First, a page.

Such tendencies are also supported by the relations of relative density and grain size versus sintering temperature for BE 325 and TI 325, as illustrated in Fig. 4. It reveals that the densities of mixed powders are higher than those of pure particles throughout the entire temperature range. The temperature where a substantial increase in the density was observed appeared to be associated with the temperature where the kink points in the shrinkage curve were found. For example, the densities of BE 325 samples are increased about 5% of theoretical density at 750 and 900°C where the slope of the shrinkage curve is changed drastically. The grain sizes for TI 325 and BE 325 were increased from 15.49 and 56.24 to 71.21 and 151.81 μm with increasing the sintering temperature, respectively. Unlike pure Ti samples, the grain sizes for BE 325 can be measured after achieving uniform microstructures above the temperature of 1050°C. It is also found that the grain coarsening of the sintered Ti sample is accelerated above 900°C. Furthermore, as shown in Fig. 2, the temperatures at the maximum shrinkage rate were 945 and 1020°C which indicates the transition of dominant densifying mechanism from densification into grain coarsening. Therefore, it can be deduced that the dominant densification mechanism of the mixtures is changed by the formation of the uniform microstructure. Otherwise, for TI 325, as Ti phase is transformed from α to β in the vicinity of 900°C, the densification might be accelerated and finally grain coarsening become more dominant. Table 2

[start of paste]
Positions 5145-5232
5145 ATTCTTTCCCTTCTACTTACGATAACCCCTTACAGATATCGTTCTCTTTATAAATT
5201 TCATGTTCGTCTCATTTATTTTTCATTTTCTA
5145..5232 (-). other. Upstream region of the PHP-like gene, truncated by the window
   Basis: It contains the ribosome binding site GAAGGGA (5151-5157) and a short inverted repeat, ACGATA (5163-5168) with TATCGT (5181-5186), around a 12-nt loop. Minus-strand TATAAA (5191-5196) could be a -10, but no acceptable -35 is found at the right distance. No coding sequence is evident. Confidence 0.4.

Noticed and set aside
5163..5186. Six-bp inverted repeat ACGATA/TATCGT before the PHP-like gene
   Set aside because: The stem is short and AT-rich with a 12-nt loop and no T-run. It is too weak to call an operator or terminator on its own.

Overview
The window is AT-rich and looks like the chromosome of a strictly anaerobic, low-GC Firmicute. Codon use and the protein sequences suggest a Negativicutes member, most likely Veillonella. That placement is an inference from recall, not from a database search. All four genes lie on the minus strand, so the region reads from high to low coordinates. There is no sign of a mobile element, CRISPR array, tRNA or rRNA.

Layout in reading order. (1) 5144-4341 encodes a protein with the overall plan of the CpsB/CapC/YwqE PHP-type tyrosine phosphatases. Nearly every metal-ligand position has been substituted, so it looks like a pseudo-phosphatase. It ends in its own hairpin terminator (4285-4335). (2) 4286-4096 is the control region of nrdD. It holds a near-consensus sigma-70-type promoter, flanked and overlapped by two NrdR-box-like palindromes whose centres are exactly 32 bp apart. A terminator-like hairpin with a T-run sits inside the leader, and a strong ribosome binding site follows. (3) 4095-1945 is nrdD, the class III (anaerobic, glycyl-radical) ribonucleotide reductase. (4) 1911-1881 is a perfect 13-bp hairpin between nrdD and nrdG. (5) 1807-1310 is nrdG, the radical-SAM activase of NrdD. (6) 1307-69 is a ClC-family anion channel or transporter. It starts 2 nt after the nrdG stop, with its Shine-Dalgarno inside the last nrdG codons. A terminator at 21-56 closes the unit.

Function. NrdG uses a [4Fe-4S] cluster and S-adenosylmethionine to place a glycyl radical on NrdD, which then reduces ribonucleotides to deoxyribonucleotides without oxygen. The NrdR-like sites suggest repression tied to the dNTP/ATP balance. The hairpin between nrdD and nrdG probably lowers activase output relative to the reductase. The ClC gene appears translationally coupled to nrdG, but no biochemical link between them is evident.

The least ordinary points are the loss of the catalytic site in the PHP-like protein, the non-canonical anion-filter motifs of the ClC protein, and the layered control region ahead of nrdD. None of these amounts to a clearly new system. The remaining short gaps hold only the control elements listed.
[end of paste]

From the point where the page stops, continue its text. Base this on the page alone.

Lastly, to understand the effect of chemical concentration gradients on the kinetics of densification, the activation energies for sintering were predicted by the shrinkage data through the entire temperature range. Generally, the sintering kinetics of a powder can be expressed as Equation (2) [45]:

    ln r = n ln C = n Q R T + n ln t
    (2)